The character I call the Deputy Principal is also very different from the image you probably imagine; A blue-haired bookworm girl who’s just hit puberty, because that’s what it’s all about. He is one of the characters that you will be in contact with the most during the game and will not leave your side. Another is Garoo, a mixed kangaroo-human mercenary. The dynamics, conversations and stories of this trio are beautifully constructed; the more you play, the more you warm up to all three. As these three try to develop and develop the city and open it up to the rest of the world and unravel the hidden mysteries in the hill below campus, Rising tells you a story that isn’t very long (even if you play around for a long time), Rising tells you a story.

By the way, the first thing I said was that this is an action game; It’s really nice that the three characters that we manage have different characteristics and offer a deeper gameplay than a finger with a very simple control scheme. Since CJ is your most athletic and fastest character, you are usually in control of him as he shines in the platforming parts with his skills like double jumps and fast and hard combos in fights. Garoo is a heavier, dented character. It also has the beauty of completely blocking the enemy’s attacks (if you can hit them in time) and counterattacking. It can play an important role on some bosses, reflecting what they throw at you. Isha takes on the role of the team’s magician. In addition to his gliding and teleportation abilities, his attacks also change depending on the elemental rune you carry in battles. You can switch between these three characters by pressing the key assigned to them. In fact, if you’re well timed in the future, you’ll almost crush the enemy with linked hits called “Link Attack”.

Let me elaborate a little further: Since I was playing the keyboard, CJ Z, Garoo X, Isha were assigned the C -Keys. If I pressed Z, CJ would start his attacks. If you press X while the full attack animation is occurring, Garoo will launch the Link Attack this time; Then when the animation happens and you press C, Isha will attack, etc. The linked attacks you can perform increase by 1 each time you complete the license map. Even if you finish the game and complete all the side quests, for 160 seals you can get an item that will allow you to continue this indefinitely. Aside from this link attack mechanic, the elements are another factor that comes into play in the action portion of the game. You can customize your attacks and defenses with the runes you collect in the form of earth, electricity, ice and fire. At the same time, you can smash the obstacles blocking your path by using certain types of attacks to reach some hidden areas.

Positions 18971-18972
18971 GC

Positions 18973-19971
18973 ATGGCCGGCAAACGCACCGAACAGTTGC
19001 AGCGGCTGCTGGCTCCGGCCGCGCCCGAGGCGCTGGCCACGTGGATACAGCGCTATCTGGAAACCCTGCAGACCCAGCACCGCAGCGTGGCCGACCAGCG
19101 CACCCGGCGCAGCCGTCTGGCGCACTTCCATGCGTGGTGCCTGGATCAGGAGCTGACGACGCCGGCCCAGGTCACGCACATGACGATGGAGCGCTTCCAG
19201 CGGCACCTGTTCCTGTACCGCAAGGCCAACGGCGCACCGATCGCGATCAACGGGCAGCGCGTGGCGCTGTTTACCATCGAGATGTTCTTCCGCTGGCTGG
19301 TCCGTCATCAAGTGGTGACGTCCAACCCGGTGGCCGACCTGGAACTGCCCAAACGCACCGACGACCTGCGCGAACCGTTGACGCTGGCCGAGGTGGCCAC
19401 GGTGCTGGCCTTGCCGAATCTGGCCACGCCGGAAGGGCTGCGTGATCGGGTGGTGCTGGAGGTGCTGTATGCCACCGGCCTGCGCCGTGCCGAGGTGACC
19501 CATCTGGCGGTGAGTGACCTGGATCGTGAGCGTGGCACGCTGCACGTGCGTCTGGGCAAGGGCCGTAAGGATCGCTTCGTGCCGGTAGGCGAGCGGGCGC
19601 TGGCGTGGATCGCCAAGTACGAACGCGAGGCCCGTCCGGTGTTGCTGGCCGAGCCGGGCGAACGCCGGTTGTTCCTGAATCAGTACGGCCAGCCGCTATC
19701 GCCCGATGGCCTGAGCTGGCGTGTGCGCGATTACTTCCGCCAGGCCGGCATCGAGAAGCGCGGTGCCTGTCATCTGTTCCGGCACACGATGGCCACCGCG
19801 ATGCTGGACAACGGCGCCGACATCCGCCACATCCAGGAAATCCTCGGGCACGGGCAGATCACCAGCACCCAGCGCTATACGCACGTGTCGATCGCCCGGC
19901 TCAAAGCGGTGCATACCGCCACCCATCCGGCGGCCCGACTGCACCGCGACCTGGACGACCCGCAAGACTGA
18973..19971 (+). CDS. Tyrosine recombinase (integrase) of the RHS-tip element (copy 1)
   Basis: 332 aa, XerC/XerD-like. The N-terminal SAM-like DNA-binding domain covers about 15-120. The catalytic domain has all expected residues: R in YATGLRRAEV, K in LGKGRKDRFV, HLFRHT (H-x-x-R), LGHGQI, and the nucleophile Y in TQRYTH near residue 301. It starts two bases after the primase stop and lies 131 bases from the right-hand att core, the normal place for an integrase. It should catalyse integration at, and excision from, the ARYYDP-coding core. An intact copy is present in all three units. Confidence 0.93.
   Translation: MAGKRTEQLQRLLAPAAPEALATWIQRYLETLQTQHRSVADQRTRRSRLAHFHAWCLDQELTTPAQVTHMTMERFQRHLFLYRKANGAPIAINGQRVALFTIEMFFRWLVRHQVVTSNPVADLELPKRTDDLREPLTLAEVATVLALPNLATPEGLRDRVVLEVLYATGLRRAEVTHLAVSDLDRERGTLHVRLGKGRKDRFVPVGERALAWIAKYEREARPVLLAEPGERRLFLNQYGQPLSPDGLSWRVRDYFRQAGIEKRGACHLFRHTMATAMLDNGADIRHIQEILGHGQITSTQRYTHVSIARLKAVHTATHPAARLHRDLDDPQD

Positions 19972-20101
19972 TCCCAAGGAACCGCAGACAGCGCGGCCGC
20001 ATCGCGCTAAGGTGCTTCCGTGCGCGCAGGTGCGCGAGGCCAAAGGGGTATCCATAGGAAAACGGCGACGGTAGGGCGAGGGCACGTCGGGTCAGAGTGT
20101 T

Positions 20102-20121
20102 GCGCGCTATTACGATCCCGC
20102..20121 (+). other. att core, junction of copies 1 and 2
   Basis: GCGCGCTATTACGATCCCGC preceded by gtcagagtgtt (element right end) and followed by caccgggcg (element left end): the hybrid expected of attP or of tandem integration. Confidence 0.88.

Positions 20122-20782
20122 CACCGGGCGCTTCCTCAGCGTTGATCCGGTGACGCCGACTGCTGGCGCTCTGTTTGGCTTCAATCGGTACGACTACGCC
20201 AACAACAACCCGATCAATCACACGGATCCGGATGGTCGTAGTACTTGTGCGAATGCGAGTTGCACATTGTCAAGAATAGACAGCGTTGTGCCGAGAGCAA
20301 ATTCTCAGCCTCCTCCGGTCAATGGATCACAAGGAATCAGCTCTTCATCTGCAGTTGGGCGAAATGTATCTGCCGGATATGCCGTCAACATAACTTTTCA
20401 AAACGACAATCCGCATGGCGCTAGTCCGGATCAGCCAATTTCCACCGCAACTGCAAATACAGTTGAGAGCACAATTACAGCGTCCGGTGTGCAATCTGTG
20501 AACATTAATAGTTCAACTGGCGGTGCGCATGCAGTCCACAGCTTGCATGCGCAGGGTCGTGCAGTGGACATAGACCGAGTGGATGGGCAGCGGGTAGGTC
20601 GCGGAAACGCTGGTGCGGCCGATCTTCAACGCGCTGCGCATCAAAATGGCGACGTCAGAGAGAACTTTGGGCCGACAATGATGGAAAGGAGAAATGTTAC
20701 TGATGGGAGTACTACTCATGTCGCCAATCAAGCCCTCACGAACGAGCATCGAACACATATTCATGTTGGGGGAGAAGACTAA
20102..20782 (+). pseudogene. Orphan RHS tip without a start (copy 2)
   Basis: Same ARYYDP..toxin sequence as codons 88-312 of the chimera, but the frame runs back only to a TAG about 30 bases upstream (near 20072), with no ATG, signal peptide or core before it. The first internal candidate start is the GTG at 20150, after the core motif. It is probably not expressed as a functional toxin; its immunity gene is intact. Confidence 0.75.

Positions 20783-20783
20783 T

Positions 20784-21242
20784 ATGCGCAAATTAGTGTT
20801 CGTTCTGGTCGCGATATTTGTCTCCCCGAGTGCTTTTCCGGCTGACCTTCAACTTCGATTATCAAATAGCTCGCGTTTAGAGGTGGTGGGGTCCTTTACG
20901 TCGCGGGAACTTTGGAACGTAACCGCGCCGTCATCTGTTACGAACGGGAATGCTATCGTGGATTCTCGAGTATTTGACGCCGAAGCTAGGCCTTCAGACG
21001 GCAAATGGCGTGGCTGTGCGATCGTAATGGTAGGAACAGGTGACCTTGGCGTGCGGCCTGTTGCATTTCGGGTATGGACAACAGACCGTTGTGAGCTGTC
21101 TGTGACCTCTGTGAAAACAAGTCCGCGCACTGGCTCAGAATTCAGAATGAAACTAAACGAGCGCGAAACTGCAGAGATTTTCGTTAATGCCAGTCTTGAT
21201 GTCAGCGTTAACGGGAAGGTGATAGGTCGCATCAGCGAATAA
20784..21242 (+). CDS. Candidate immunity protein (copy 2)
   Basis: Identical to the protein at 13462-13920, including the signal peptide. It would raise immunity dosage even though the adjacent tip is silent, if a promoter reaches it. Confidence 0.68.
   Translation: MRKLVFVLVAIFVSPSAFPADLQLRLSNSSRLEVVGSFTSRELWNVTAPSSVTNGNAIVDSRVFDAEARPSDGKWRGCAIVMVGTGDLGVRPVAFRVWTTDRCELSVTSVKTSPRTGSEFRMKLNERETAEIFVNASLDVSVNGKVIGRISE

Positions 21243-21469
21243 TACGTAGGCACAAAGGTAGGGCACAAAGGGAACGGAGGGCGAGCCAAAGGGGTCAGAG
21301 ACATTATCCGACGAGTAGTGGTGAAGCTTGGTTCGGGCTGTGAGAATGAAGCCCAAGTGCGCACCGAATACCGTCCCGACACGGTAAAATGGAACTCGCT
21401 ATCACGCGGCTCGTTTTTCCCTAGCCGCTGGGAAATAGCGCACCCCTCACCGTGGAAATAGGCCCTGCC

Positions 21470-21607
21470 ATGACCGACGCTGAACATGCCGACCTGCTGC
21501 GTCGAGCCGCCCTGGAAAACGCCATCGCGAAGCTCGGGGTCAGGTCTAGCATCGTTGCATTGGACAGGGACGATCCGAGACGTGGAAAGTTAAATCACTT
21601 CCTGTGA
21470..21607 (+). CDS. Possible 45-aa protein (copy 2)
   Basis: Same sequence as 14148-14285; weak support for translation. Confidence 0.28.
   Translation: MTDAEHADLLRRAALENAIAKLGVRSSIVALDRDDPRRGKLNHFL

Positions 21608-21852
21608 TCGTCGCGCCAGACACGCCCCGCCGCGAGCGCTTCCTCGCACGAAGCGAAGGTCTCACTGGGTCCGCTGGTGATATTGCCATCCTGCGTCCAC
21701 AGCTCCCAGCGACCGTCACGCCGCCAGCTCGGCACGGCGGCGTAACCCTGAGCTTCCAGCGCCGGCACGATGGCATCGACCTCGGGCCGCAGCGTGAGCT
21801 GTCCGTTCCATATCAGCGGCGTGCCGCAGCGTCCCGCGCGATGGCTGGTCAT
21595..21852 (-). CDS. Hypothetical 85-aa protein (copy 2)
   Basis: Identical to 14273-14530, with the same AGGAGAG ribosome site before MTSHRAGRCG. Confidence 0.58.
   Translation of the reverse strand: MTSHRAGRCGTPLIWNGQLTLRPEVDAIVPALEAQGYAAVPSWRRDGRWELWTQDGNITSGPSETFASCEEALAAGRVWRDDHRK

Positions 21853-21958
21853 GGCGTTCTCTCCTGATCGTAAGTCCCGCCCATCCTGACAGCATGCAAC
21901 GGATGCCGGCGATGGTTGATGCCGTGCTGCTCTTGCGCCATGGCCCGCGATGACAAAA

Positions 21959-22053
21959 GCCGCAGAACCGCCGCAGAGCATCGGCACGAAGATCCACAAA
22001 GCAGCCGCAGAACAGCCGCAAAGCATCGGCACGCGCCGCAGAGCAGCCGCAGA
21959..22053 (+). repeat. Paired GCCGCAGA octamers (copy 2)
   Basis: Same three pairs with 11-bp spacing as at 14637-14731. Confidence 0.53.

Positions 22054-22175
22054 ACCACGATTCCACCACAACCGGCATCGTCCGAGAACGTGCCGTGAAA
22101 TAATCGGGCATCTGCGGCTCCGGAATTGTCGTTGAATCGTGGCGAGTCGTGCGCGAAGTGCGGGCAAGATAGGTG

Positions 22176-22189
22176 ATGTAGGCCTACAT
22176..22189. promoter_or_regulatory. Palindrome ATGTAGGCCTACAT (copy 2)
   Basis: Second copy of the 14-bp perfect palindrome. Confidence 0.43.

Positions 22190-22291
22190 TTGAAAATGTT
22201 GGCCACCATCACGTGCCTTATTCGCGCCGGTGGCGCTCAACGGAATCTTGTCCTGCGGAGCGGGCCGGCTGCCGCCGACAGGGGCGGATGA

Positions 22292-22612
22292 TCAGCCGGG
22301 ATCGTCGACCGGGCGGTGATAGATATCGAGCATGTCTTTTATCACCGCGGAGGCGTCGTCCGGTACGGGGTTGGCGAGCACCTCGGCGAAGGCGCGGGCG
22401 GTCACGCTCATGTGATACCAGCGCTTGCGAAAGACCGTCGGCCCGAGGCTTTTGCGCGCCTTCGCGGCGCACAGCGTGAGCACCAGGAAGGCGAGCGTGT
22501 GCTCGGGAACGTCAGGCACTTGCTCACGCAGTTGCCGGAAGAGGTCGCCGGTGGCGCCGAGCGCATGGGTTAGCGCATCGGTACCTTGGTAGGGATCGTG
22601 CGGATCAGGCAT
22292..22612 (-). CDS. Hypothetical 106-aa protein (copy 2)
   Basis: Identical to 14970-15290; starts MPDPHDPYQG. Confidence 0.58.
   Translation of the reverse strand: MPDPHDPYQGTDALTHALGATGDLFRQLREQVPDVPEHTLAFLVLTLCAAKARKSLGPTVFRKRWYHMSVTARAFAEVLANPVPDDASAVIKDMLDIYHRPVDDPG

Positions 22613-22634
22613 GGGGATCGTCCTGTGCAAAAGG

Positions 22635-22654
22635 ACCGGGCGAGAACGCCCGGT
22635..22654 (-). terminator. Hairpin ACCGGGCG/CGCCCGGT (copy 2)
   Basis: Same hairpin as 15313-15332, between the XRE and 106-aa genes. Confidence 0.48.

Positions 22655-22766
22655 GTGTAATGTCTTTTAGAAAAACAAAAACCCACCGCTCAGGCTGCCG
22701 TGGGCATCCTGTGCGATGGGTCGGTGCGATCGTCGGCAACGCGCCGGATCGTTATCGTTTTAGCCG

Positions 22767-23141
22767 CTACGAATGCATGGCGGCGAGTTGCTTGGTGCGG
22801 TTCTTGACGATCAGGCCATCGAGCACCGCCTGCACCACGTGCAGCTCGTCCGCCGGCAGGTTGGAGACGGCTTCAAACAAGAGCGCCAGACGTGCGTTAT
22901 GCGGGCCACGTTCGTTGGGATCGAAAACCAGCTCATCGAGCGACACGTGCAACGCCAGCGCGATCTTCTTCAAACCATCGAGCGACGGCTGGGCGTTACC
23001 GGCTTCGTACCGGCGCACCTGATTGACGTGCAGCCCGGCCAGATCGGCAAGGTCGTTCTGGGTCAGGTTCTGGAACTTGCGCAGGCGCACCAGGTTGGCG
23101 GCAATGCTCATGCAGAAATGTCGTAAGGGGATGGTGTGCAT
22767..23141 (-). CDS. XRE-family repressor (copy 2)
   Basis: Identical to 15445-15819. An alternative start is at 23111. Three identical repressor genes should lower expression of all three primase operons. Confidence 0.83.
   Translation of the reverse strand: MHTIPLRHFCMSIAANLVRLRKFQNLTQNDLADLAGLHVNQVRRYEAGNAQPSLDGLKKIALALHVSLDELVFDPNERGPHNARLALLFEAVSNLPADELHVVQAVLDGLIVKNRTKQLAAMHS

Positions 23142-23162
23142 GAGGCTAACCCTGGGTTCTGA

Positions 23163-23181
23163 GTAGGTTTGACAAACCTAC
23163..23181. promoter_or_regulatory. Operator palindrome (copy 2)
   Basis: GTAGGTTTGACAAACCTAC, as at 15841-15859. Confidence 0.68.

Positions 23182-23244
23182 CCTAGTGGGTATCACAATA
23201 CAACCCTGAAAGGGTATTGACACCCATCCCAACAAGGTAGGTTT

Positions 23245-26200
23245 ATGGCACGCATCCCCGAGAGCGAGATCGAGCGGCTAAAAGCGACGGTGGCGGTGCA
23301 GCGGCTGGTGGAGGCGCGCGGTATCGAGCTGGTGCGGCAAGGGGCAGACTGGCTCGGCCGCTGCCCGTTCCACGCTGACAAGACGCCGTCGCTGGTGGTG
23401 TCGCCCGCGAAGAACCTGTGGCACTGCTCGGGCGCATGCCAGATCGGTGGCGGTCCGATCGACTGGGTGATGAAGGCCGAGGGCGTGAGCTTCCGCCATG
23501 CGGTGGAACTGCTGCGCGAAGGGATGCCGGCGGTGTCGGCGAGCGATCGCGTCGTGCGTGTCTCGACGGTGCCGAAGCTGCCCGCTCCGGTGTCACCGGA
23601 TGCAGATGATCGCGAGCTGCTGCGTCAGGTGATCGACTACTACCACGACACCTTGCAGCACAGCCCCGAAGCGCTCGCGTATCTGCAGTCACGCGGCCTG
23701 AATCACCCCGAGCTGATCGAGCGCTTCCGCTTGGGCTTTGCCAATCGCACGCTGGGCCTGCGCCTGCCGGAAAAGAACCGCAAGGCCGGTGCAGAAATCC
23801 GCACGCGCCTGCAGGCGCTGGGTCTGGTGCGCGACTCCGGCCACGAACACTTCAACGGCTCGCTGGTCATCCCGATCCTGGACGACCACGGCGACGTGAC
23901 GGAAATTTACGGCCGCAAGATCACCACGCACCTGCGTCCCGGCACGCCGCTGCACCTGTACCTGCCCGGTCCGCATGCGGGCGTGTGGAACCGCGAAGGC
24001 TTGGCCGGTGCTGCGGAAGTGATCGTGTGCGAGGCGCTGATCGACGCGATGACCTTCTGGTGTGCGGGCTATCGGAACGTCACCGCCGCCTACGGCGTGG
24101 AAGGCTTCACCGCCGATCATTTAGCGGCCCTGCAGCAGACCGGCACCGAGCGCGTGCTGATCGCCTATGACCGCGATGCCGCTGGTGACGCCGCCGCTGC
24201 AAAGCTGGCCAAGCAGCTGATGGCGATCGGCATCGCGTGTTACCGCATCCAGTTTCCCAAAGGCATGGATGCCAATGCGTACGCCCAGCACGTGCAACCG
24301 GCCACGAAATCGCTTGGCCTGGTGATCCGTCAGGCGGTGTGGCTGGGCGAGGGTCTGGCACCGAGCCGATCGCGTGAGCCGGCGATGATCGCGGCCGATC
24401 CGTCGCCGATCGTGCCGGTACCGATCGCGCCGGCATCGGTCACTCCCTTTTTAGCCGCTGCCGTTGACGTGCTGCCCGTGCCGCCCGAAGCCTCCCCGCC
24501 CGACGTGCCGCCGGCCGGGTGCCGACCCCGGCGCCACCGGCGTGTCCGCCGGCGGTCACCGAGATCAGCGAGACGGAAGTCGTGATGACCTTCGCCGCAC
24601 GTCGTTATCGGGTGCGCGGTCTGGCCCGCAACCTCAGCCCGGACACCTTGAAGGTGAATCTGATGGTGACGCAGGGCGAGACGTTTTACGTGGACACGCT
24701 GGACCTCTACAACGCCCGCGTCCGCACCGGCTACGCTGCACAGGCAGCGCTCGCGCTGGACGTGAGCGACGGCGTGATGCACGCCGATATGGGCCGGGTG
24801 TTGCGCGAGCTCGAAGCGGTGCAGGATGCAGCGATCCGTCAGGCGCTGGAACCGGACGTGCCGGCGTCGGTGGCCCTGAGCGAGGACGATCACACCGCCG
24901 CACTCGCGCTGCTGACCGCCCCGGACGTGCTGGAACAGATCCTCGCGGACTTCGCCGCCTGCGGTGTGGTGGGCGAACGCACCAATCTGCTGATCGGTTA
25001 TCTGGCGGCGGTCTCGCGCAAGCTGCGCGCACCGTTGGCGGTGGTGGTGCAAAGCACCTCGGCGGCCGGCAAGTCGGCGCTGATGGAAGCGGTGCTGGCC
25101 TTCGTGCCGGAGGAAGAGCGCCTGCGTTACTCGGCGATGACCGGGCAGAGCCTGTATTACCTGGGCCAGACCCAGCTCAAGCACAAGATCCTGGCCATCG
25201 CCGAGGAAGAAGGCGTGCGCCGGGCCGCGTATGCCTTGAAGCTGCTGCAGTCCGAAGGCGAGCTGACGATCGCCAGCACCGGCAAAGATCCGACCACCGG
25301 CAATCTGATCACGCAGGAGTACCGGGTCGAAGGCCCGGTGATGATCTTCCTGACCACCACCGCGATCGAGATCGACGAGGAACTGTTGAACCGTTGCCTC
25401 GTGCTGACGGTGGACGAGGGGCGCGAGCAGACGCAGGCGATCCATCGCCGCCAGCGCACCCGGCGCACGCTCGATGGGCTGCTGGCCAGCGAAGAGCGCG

In short, Eiyuden Chronicle: Rising is a game that can be fun if you play it with the right expectations. I’ve seen a lot of negative comments on the internet, which they’re partly right about, but they seem to forget that this is an interlude made from time to time in preparation for the main game. Even the genre will be different (turn-based strategy). Well, if you get your expectations right and say, “Let’s play with this until it comes,” it’s a delicious snack for a relatively affordable price of 160 TL (even cheaper if you sign up for Kickstarter), but like I said the beginning. Oh, let me add it without forgetting that it’s included in Game Pass…

” Wasn’t “A Quiet Place” the movie with these noise-sensitive creatures? Yes, it was, but it was also the codename for Hundred Heroes’ recent $4.5 million Kickstarter goal. It was announced that when this goal is achieved, save files can also be transferred to Hundred Heroes and there will be passes between the two games. They haven’t revealed any secret yet about what and how those passes will be, but we do know that some of the characters we see in Rising will also appear in the main game. who do we know Take Gocteau, for example, who spearheaded the construction of Outlander Lane, representing traders and adventurers. Next we know the lovable bird Squash, who we met early in the game and who later opened a shop in New Nevaeh, and Mellore, the naïve sorceress from Sailor Moon… There are probably more, with their full potential, I don’t think that they will be limited to these. In fact, it would be naïve to think that CJ, Garoo, and Isha won’t be seen again while they still have stories to tell… They can fool Mellore, but we don’t.